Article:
Remember every scar


The Retreat

I recently went on my first meditation retreat – it was intense! Very emotionally difficult, but so healing. I decided to write a poem to document what I went through there, so I could remember what I had learnt there. Hope you enjoy! x

The Retreat

First Night

There are so many stars in the sky!
I am a long way from home.
My mind, just as busy.


Day 1

Leaving old habits behind
Nowhere to hide
From feelings that haunt.

Alone at last,
I let my stress overwhelm me
I feel it entirely
For some moments it is everything
And then, just an echo
Ever dimmer
Til gone.


Day 2

Feeling angry, different
And alone in a silent crowd
Of compassionate strangers.
My compass, broken.
I wonder if I’m in the right place.

First feel of heart’s centre –
A blinding fear
I sympathise with myself, perhaps for the first time.
It is agony.

Second feel of heart’s centre
So badly neglected that it holds
A hoard of pain.
Tears flow, slow, silent.
Long-lost brothers
of the lashing rain outside.

I promise myself it will never happen again.

But these glimpses are safe, contained.

Night falls.
I hover outside my room
But the darkness calls me.
I walk into it
Without knowing where I am going
Or what will happen next.


Day 3

At least I know blood flow is real
I can feel it
Like these endless tears
Sparked by stories of hope and redemption
Awakening my grieving heart.

I opened myself up tonight, just a crack
To let someone see inside
Only a little of my inner self.
And although he was kind,
And my details, few –
It was agonising, worse than my own heart-tending,
Like putting your numb, frozen feet
Into steaming hot water –
It’s what is needed,
But oh, how it burns!

Turns out I am not the first
To watch my life burn to the ground
And start again.


Day four

I realise
My differences
Are just a story
I tell myself to stay safe from others
To justify my fear.

The rules I grew up with
And needed to survive
No longer apply.
I must learn a new way of being
To thrive.

A simple body ache
Allows me to see
I am free now.
My mind just tricks me.

Leave a bird in a cage all its life
Then open the door.
The bird won’t move –
It won’t even see that the door is open.

But I see it’s wide open now.

A new way
To keep me safe;
Know my mind heart and body every day.
But I need to be free to make this choice
To realise that it is a choice.

It’s hard.
But I keep trying.

Struck by the beauty of the morning mist, clearing
I realise
I have changed.

This time
Tears of relief,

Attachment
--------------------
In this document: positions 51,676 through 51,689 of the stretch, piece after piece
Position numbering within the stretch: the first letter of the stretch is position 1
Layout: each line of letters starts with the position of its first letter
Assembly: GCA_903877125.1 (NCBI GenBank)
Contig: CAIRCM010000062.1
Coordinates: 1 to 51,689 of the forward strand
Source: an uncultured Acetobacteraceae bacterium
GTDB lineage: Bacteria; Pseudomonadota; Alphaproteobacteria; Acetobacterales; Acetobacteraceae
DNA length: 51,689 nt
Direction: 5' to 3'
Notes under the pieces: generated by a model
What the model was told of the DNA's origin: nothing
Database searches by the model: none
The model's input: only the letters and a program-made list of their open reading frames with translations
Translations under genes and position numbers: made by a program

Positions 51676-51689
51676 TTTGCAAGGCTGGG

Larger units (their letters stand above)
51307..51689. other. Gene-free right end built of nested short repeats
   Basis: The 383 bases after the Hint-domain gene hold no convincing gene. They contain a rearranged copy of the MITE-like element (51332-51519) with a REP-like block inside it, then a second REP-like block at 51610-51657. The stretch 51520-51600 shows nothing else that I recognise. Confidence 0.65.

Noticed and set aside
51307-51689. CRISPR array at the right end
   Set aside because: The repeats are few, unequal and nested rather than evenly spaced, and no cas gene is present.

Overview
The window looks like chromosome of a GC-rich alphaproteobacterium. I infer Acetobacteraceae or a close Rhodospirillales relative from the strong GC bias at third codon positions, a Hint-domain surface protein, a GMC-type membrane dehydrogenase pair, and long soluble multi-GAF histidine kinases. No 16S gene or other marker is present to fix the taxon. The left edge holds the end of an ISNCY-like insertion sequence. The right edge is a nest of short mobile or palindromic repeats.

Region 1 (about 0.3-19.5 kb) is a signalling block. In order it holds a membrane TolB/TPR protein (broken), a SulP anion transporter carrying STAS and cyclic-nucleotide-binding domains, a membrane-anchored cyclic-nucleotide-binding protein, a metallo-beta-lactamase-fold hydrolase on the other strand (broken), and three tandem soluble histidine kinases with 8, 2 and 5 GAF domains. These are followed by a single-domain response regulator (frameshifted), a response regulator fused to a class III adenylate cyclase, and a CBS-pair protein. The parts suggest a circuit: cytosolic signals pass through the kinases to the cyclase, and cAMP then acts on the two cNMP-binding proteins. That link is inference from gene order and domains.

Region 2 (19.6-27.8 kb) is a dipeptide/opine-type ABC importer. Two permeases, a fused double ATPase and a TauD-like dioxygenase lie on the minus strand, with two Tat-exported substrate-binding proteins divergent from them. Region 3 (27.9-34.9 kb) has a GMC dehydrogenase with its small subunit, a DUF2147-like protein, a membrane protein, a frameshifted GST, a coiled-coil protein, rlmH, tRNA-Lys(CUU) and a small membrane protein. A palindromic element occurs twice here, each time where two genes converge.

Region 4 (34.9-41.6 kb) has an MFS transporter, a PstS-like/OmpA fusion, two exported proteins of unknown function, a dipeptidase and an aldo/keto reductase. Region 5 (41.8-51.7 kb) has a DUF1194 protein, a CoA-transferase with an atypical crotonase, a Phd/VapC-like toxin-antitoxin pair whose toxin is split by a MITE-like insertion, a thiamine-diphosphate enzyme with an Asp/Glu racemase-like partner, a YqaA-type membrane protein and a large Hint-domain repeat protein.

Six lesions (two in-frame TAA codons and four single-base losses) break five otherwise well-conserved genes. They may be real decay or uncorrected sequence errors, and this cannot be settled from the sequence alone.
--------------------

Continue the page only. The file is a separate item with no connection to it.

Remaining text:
The last day

I leave with new hope.
My mind, clearer.
My heart, thawing.

By Andrea Twist, January 2014

My positive self-potrait

postive self potrait

As part of the work I’m doing from my Self-Esteem Guided Journal I put together a positive self-portrait. It’s a combination of the best of my physical, mental and interpersonal attributes, as well as compliments received from others. I used Wordle to turn it into a pretty word-cloud.

Starting to feel better about myself already! So often I am obsessed with what’s wrong with me, and completely ignore all the things that are right with me. Will try to keep these things in mind.




I don’t believe I’m strong, capable, confident, lovable, kind or valuable. But a nice lady told me that if I just say these things to myself repeatedly each day, I will grow into them, and become them. I hope so.

The way I see it, years of abuse from my family and ex-partner was like growing up in a cult, and you were brainwashed to believe that you were worthless, always to blame, invisible, stupid, incapable, nothing.

So now I need to enter a re-education camp, brainwash myself the right way. It helps that there is no one around to abuse me anymore…though a large part of that is just that there is nobody around.

I will keep reading (good) self-help books, attending workshops, going to therapy, exercising, meditating and being around good people, and hopefully I will emerge fully free from the cult of abuse.

Do you have an affirmation? Comment or tweet @andrea_twist

This poem saved my life

At my lowest, when all I could think about was killing myself 24/7, I would drown out the thoughts by repeating this poem over and over in my mind, like a prayer. It is the only poem I know by heart. It was the only thing that made sense to me at the time. It saved my life.

Is resilience a helpful model for recovery?

I was recently introduced to the concept of promoting resilience-building to help improve the lives of people with mental illness.

I think resilience is a great model for promoting recovery:

  • It’s positive – it focuses on how a person can cope better with life’s difficulties, rather than what is wrong with that person that is making it hard for them to cope.

  • It’s inclusive – it applies to all kinds of mental illness and trauma as well as your average Joe. It demonstrates mental health as being part of a spectrum rather than ‘us’ and ‘them’.

  • It’s practical – it’s clear in how certain skills will help you to cope better, giving you certain steps to undertake rather than abstract theories or analysis.

However –

There is a danger of using the concept to put too much responsibility on the person who may be severely mentally ill or have gone through terrible trauma. The danger being that the person is judged for not being ‘resilient’ enough. Like the old ‘you just need to pull yourself up by the bootstraps’ which many people suffering from mental illness (depression in particular) have been unfortunate enough to hear. Spoiler: it doesn’t help.

Overall resilience is a great and helpful concept to promote recovery, but use with caution.